This policy seeks to eliminate poverty by 2025, an ambitious goal and timeframe. In 2021, the West Pokot County Government has requested assistance from Wasafiri and Village Enterprise with the start of implementing the policy.

An evaluation done by Wasafiri and Village Enterprise during the project’s inception phase showed that government officers had a limited understanding of poverty graduation and its effectiveness in eradicating extreme poverty. Apart from low capacity, there were no guidelines on policymaking, and inadequate or no funding for poverty graduation programmes.

Four ‘areas of focus’ were articulated as a priority to address this:

  1. Effective targeting due to limited resources
  2. Layering of existing poverty eradicating interventions for extremely poor households because existing programmes are resourced, operating at scale and are the best place to start
  3. Galvanising resources and adapting existing programmes
  4. Effective monitoring

Implementation Approach

The design and implementation of this one-year ‘exit’ project draws from substantive engagement and learning from the activities and lessons during the project’s inception phase. It is hinged on three (3) key pillars:

  1. Strengthening capability and commitment to implement the policy focused on the four ‘areas of focus’ mentioned above through systems leadership coaching, and technical assistance
  2. Advocacy through lobbying for budget allocation, targeting of the extreme poor and influencing the 2023 – 2028 County Integrated Development Plan (CIDP)
  3. Capture knowledge of what works for learning and further capacity building

An innovative systems leadership coaching that ‘made it matter’

Wasafiri has deployed its expertise as a systems change agency to design and deliver individual and group systems leadership development coaching sessions to the policy Technical Working Group (TWG) drawn from the political, administrative, and selected community actors in West Pokot.

The format was in-person, four sessions over a four-month period and delivered as individual and group coaching.

From the Country Government, the individual coaching targeted senior policy technocrats from key departments, i.e., agriculture, budget, education, planning, trade, and social protection. The group coaching sessions targeted a broader stakeholder group comprising four County Executive Committee members (Ministers) and selected community actors and women groups who will play different critical roles that will lead to the operationalization and prioritization of the policy.

The foundation for the coaching was Wasafiri’s Systemcraft model – a framework for how we believe anyone can drive systemic change. It focuses on collective, adaptive, and experimental action on the system.

The purpose of the coaching is to strengthen the collective and adaptive capacity of the Technical Working Group (TWG) to implement the policy and achieve three outcomes:

  1. Secure budget allocation for the Poverty Graduation Policy (PGP) for financial year 2022 / 2023.
  2. Evolve and adapt existing programmes to support poverty graduation policy implementation.
  3. Integrate and scale scaling up poverty graduation within Country Integrated.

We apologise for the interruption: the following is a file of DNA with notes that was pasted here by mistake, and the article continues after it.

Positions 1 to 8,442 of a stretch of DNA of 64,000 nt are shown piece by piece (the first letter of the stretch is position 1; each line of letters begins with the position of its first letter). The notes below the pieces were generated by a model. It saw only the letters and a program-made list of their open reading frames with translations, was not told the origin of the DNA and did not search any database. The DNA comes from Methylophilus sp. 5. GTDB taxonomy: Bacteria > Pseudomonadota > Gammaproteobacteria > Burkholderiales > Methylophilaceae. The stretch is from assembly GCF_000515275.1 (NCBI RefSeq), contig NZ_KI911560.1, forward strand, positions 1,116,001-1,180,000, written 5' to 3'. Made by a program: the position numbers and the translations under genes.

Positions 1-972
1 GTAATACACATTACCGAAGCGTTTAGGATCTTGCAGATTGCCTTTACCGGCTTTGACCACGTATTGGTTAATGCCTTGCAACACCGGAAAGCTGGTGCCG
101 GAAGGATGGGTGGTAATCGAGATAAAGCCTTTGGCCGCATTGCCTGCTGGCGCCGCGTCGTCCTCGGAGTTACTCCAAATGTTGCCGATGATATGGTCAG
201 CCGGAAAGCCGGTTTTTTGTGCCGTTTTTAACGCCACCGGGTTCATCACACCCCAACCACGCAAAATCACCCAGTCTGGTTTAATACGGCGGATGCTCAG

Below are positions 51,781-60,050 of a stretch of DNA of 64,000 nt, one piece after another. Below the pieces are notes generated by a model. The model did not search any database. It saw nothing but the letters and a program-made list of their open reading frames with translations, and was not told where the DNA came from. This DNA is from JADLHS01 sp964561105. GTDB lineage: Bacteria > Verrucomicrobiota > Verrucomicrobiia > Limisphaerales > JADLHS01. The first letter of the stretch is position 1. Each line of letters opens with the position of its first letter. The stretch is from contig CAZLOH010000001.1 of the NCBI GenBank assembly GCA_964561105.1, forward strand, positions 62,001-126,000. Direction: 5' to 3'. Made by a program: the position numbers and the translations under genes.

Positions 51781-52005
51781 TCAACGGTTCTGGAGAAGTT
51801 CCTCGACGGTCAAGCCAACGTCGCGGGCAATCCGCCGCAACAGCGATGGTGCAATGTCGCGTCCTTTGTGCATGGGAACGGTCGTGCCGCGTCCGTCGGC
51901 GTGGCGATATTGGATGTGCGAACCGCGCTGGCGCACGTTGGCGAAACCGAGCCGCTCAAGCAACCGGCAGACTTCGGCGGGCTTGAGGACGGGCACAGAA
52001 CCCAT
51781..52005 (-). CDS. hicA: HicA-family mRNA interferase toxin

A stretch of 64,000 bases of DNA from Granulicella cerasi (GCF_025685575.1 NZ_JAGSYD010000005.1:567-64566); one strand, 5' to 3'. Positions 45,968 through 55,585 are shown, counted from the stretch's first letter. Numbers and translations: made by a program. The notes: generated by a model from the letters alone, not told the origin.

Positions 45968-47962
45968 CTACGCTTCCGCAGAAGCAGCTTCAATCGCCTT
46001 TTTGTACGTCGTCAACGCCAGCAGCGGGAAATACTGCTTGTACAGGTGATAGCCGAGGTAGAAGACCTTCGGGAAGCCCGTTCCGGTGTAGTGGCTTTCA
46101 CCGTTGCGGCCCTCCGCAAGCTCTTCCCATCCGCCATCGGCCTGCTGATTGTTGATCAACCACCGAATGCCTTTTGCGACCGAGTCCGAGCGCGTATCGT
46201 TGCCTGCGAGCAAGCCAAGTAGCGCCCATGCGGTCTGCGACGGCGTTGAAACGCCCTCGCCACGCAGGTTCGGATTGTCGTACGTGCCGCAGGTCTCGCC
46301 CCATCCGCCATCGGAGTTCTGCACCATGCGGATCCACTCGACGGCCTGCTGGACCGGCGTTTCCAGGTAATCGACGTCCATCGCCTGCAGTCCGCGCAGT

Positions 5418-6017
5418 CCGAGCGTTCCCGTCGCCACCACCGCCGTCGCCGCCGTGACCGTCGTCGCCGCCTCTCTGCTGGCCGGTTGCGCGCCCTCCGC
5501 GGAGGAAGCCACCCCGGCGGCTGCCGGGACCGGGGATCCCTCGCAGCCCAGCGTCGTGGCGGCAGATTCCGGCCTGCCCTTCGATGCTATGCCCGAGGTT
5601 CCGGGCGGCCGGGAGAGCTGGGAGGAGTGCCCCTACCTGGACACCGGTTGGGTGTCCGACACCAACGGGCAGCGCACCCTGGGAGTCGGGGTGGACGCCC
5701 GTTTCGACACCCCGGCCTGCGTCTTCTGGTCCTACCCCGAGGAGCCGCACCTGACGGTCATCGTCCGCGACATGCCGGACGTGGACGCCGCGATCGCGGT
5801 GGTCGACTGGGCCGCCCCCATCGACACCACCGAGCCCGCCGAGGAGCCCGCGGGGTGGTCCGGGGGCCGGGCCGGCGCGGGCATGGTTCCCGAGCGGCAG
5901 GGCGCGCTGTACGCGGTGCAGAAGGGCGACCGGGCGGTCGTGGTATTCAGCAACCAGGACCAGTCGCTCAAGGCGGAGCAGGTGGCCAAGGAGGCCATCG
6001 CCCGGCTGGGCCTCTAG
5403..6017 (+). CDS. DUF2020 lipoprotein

At the wrap up of the systems leadership coaching, we have evidence of success:

  1. Treasury has allocated KES 4.5M to operationalise the committees of the policy at county, sub-county, and ward levels and for identification of the policy’s target population, i.e., the extremely poor.
  2. The Treasury Department at the Country has taken full responsibility for taking the policy forward and strategically placed itself at the fulcrum of poverty graduation policy implementation across the whole of government. This is major progress and enhances the durability of implementation due to the influence that Treasury has in the budget process, and they have committed to ringfence allocation towards the policy.
  3. There was a strong endorsement of the coaching by the Head of Planning and the four County Chief Executives (CECs) who expressed the desire for Wasafiri and Village Enterprise to return and provide more systems leadership training to the County Government post the August 2022 elections.

Raising awareness, sharing lessons, and generating new support

The close of the systems leadership coaching ushers in an important phase of advocacy and learning whose goal is to secure the long-term sustainability of the poverty graduation efforts. Whilst this work is still ongoing significant achievements have been made so far.

  1. County Government of West Pokot is now using the policy to identify programmes under the current county development blueprints to either adopt or evolve them to support poverty graduation policy implementation. These are programmes that address the most acute aspects of poverty in West Pokot, I.e., marginalization, equality, and equity.
  2. Capacitating the County M&E department to develop a standard targeting tool to identify the extreme poor. This tool will be used by the county government to identify beneficiaries of graduation programmes at the county, in this case the extremely vulnerable.
  3. Village Enterprise continues to strengthen the agency of the local citizenry through education and awareness delivered through a series of interactive community radio shows.
  4. Village Enterprise with support from Wasafiri will also benefit from three (3) learning forums, one with the North Rift Economic Bloc (NOREB), a forum that brings together member counties from the North Rift regions to work together as a team on matters economy followed by a learning visit at the Council of Governors (CoG) to share best practices among devolved Governments and lastly participation in a national graduation stakeholder forum in April this year convened by BOMA and bringing together the County Governments of West Pokot and Marsabit.

What next?

Sustainability of the project is grounded on the effective stakeholder engagement processes and strategic direction and deliberations that promote ownership and cooperation among implementing partners, i.e., Wasafiri, Village Enterprise and County Government of West Pokot.

Looking beyond the August 2022 elections in Kenya, we see additional pathways to continue scaling the project mobilising for more resources from development partners to support in the identification of the extreme poor including set-up and roll-out of a robust management information system (MIS), a scaled-up citizen engagement through interactive community radio shows and additional systems leadership coaching and technical assistance in response to expected transition.

Read more about our work in West-Pokot

Photo by Rathnahar Sriom from Pexels


In this blog we hear from Wasafiri’s Head of Operations, Scott Hinkle, who has been on the forefront in helping Wasafiri navigate the turbulence of Covid-19.

What happens when those who are trusted by communities to help them navigate difficult situations are themselves victims of the same difficult situations?